Kiwiana Town | The Kiwiana capital of the world! | The Way We Played
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The Way We Played


“Rugby for Boys, Basketball for Girls”

New Zealand is ideal for games, with a climate that allows the sports-minded to play outside all year round. As far as national sports are concerned there are two basic seasons: the cooler months when rugby and netball dominate and the warmer months when the nation is preoccupied with cricket and the beach.

Young New Zealanders have traditionally enjoyed a healthy mix of organised sport and informal activities. There was little choice during winter, with rugby for the boys and what used to be known as basketball for the girls. There were levels for players of all ages and abilities and presumably even some of this country’s greatest All Blacks and Silver Ferns began at the lowest or “midget” grade. At primary level practice sessions and weekly inter-school games were often played during school hours. However, practice at secondary level usually took place after school, with games on Saturday mornings. The school rugby coach often needed deep pockets to safely mind his charges’ spectacles, dental plates and other such expensive breakables.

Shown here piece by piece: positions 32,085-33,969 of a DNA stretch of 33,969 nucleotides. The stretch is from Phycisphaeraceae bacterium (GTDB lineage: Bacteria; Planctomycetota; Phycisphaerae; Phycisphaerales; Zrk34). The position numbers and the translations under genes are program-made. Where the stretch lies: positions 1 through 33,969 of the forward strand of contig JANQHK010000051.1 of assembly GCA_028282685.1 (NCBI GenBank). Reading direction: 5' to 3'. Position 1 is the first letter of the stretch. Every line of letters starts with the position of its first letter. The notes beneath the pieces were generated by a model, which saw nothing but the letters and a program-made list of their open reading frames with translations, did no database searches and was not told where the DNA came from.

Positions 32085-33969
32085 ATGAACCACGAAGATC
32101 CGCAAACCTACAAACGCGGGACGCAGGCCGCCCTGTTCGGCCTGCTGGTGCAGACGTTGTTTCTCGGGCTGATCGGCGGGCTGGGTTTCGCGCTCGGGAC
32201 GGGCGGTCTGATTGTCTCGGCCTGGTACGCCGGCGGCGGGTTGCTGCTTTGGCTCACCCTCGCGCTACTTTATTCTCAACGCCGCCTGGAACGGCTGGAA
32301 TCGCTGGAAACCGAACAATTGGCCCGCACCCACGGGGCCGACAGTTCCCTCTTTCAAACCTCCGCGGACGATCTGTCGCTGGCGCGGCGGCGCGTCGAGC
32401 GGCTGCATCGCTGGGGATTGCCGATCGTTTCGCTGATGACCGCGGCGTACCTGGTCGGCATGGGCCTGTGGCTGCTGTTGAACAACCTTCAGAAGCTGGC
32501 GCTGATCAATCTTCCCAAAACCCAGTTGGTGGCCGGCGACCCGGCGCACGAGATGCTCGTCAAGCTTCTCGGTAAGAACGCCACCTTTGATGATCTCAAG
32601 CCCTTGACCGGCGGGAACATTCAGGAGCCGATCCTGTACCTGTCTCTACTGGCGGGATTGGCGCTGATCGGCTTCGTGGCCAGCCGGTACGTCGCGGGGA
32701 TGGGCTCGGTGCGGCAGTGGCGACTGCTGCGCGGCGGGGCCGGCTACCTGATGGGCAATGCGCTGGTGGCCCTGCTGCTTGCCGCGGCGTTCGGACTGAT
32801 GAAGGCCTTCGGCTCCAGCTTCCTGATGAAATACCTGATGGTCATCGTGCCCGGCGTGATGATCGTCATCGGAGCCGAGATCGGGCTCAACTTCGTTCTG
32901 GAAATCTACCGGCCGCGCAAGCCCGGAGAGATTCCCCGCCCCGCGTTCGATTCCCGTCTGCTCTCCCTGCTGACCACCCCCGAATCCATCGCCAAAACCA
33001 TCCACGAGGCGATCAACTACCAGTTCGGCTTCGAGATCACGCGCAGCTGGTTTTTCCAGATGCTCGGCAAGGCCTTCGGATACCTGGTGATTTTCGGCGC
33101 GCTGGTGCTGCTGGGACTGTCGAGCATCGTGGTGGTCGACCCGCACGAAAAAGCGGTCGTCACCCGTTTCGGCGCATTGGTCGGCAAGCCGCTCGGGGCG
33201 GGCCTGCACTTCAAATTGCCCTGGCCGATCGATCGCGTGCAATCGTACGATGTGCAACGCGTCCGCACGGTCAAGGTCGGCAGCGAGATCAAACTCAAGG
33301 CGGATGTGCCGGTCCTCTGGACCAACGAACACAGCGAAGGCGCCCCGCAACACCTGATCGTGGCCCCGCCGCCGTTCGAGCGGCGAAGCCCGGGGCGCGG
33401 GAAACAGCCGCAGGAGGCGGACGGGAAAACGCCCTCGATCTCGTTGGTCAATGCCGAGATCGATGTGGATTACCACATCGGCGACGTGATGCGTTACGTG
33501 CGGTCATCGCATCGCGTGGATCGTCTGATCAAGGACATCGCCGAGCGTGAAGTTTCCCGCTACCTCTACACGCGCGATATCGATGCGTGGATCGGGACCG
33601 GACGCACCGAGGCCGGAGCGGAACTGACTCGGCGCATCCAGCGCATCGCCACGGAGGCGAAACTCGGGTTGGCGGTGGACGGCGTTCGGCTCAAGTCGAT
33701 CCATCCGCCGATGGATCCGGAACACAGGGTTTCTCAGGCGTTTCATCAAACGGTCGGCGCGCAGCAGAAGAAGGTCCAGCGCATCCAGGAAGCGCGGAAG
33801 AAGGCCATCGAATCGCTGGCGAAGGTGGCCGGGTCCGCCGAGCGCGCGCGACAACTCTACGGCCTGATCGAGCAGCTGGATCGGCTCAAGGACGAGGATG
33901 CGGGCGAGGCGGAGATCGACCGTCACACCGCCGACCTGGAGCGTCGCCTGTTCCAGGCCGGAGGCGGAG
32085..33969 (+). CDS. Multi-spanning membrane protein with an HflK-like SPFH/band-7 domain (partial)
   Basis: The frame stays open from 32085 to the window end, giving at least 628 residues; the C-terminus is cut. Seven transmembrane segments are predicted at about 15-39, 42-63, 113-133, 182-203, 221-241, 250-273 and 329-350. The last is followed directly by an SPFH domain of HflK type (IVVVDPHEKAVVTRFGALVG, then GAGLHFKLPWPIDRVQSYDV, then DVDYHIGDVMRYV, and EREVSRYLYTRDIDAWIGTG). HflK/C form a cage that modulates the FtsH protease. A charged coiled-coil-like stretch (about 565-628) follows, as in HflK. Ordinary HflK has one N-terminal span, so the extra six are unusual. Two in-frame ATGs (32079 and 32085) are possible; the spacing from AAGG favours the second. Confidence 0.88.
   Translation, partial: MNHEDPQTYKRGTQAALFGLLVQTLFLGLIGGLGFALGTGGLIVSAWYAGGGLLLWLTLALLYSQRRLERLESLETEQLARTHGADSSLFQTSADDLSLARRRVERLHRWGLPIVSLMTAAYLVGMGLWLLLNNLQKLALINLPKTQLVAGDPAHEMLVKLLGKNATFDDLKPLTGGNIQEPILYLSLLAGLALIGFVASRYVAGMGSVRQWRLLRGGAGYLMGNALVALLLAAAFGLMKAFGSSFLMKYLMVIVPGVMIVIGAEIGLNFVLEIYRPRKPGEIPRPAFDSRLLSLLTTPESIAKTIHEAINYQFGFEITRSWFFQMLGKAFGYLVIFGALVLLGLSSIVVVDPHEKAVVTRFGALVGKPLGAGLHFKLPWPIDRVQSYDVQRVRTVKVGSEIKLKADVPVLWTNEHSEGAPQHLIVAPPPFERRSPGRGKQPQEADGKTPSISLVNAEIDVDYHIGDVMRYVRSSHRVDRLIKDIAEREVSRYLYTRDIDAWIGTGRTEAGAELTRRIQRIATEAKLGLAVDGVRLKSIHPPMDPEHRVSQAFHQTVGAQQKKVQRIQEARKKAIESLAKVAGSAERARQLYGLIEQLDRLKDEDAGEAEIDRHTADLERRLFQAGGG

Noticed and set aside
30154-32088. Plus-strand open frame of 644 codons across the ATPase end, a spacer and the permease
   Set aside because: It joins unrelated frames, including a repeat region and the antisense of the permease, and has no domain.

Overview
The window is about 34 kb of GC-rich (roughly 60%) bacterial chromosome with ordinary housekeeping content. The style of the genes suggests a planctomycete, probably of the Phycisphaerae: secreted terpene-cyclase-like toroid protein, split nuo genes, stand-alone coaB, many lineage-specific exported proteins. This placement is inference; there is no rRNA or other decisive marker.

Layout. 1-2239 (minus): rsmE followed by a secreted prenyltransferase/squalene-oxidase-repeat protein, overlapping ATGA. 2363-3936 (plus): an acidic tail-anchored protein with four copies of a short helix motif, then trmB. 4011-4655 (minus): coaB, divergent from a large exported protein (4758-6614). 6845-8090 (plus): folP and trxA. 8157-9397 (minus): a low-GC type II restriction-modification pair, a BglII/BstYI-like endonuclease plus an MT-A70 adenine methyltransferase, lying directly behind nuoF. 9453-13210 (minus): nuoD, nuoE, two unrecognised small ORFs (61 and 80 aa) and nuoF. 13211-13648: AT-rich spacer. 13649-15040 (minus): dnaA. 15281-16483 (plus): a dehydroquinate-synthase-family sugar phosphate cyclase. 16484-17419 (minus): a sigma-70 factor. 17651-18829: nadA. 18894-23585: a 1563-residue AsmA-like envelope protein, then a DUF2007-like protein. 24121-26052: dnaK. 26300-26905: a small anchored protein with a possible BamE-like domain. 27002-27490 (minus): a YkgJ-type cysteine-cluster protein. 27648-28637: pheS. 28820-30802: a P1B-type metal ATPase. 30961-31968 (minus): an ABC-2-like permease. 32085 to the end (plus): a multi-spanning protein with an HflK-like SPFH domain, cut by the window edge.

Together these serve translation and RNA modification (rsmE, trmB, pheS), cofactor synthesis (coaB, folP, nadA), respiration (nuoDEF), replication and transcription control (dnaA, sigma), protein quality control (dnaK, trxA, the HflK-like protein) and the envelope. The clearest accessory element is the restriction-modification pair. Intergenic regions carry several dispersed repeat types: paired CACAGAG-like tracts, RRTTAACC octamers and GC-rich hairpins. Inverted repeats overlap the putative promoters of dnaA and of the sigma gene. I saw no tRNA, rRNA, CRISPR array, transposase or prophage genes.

During playtime and lunch hours New Zealand school children have enjoyed a large range of more informal games played with varying numbers of people. Some games, like knucklebones and hula-hoops in the 1950s, are no longer fashionable, while playing marbles was easier in the days when there were more bare clay surfaces.

Our Playground

For some games, such as “bullrush” and “tag”, both the names and the rules enjoyed regional variations. A skipping rope was always popular and could be enjoyed solo or in groups, while four-square needed only a large ball and a small patch of concrete. For hopscotch a small flat item like an old boot-polish tin (Kiwi or Nugget) was ideal. And out in the country many young New Zealanders enjoyed their horses, frequently riding them to school.

Out of school, the nation’s playground is the beach. As well as swimming, surfing or just splashing about in the waves, there is also the sand to enjoy. The country’s extensive coastline provides further scope for impromptu games of cricket or touch (rugby) perhaps. But for the more curious there are usually rock pools to explore, while those inclined towards engineering might settle for building sandcastles or a dam against the incoming tide.